Words by Craig Rodgers, Ruralco Seed Sales Manager
It has been several years since the autumn period has produced a consistent spell of warmer weather. With only a couple of light frosts the soil temperature has remained high and consistent growth rates across all crops and pasture. Feed surpluses have been good with little demand for supplementary feed over the past few weeks and now farmers are looking to manage and transition on to winter crops.
Autumn sown crops were in earlier due to the early harvest, this has resulted in good establishment and growth. It is predicted that autumn sown cereals pricing will be down on the previous year. Grain pricing seems to be holding on the open market and recently released milling contracts are priced similar to last year with a slight rise in softer wheats. All wheat varieties seem to be readily available and at time of writing we were awaiting the 2019 FAR trial results.
There was a large variation in yields across all cereals this past harvest, a mixed bag of weather through the late spring with cooler than normal temperatures left a lot of cereals struggling to fill and reach their full potential. It is estimated that there is an increase of unsold grain on the market and could be as high as 20% more on the previous time last year. While yields were back, the increase in sowings last year and minimal movement of free product post-harvest is signalling that we may have a large surplus in the early spring. There has been some enquiry for wheat through the past couple of months but limited demand for feed barley. This harvest has resulted in good wheat quality and some feed barley has higher than normal screenings, which may see a two-tier pricing structure in place this year.
Grain prices have remained stagnant over the past month and there has been limited demand from dairy farmers and other end users. It is likely that demand will increase for the spring period, but most movement throughout the past few months has been for contracted grain.
Pasture renewal has been steady and often weather dependant as we head into late autumn. We are still seeing some late sowings mainly due to early winter grazed crops coming off. Hopefully if we get an early winter, we will get an early spring and once the soil temperatures start heating up, it is an appropriate time to plant but this can depend on soil conditions. Some heavier soil types are too boggy to get implements across in early spring and you are better waiting to the days get longer and warmer.
We have seen steady rainfall through autumn with most being quite heavy at times making paddock conditions very wet for short periods of time, often these paddocks being grazed immediately follow the rain can cause some damage to pasture especially around gateways. Patching these up during winter may not get the desired result and waiting till early spring will be a better option. There are some good options available to help tidy up these areas but ensure you consider what is planned for that paddock in the future. If it is likely to be re-grassed or cropped then a short-term grass or renovation style mix would be suitable, but if it is a well performing or newish pasture then look to spend a little more to ensure it is back performing to its potential.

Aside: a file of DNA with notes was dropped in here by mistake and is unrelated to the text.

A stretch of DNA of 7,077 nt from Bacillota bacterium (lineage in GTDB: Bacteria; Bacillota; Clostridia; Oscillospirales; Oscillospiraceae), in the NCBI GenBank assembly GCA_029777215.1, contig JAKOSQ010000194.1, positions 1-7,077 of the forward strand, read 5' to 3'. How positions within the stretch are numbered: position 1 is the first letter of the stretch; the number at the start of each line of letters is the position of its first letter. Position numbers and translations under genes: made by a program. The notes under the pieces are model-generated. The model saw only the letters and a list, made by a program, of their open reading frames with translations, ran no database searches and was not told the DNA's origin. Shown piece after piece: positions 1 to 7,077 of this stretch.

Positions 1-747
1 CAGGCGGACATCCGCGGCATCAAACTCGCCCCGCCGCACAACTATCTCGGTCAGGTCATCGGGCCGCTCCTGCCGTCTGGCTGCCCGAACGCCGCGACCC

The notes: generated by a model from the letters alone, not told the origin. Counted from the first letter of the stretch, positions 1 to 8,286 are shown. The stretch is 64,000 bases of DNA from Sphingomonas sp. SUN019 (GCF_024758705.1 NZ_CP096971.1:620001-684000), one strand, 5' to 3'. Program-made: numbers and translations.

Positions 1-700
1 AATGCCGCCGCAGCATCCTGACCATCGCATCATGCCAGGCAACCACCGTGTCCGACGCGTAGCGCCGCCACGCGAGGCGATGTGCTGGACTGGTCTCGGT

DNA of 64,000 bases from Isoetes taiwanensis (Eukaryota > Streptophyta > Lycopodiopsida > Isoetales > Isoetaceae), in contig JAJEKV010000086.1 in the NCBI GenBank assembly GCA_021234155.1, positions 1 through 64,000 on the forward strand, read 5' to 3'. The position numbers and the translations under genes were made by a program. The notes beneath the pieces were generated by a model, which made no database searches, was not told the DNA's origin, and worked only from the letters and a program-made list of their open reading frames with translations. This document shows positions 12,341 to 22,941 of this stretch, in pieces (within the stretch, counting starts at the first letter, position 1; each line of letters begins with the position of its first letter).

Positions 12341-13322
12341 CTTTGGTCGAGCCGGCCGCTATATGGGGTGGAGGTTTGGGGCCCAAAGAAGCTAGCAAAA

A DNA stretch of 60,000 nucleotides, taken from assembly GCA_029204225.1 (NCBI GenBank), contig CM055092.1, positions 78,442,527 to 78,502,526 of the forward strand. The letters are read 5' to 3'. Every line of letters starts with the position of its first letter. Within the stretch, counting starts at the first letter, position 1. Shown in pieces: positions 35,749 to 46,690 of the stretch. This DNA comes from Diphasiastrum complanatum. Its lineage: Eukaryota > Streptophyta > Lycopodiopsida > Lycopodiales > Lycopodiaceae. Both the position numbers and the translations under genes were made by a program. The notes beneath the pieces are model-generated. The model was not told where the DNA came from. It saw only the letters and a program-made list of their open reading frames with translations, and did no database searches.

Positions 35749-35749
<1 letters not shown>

If you are having stock on pastures over the winter period, ensure you choose paddocks based on which can handle the conditions ensuring you don’t damage too many new or good pastures.
Selection of cultivars is also important and while there can be a variation in pricing the Forage Value Index is a great guide to selecting the grass that will produce best when you need it to, check it out here. Any grass will look good in the first couple of years, but persistence is where you get the greatest value.
The measuring and grazing of fodder beet is underway and as usual the general variety discussion with farmers is revolving around yield, dry matter content and stock suitability. Early weights are showing a decrease across most varieties compared with last year, however these are improving following the recent favourable weather. The transition period remains the most important process of the fodder beet crop and an independent yield assessment is only a guide as crops can vary in size across a paddock. The most accurate estimation is often measured by what the stock are eating or sometimes what they are leaving behind.
Once again, we have seen an increase in kale area this season and crops at this stage are looking fairly good. Most kale crops went in after the cooler spring and have responded well through the late summer and autumn. Overall there seems to be satisfactory amounts of winter feed available and these will only increase as we get some frosts which will bring the dry matter percentage up. If the milder weather continues and ground conditions remain favourable the conversion of feed should be high through the early part of winter.
There seems to be plenty of supplements available of straw, silage and hay.
Forage crops have little effective fibre and supplementation with a high fibre feed like hay, straw and silage is recommended to aid. The transition to winter crops is important and you will need to calculate daily feed allocation carefully to prevent metabolic disorders and to maximise body condition gains.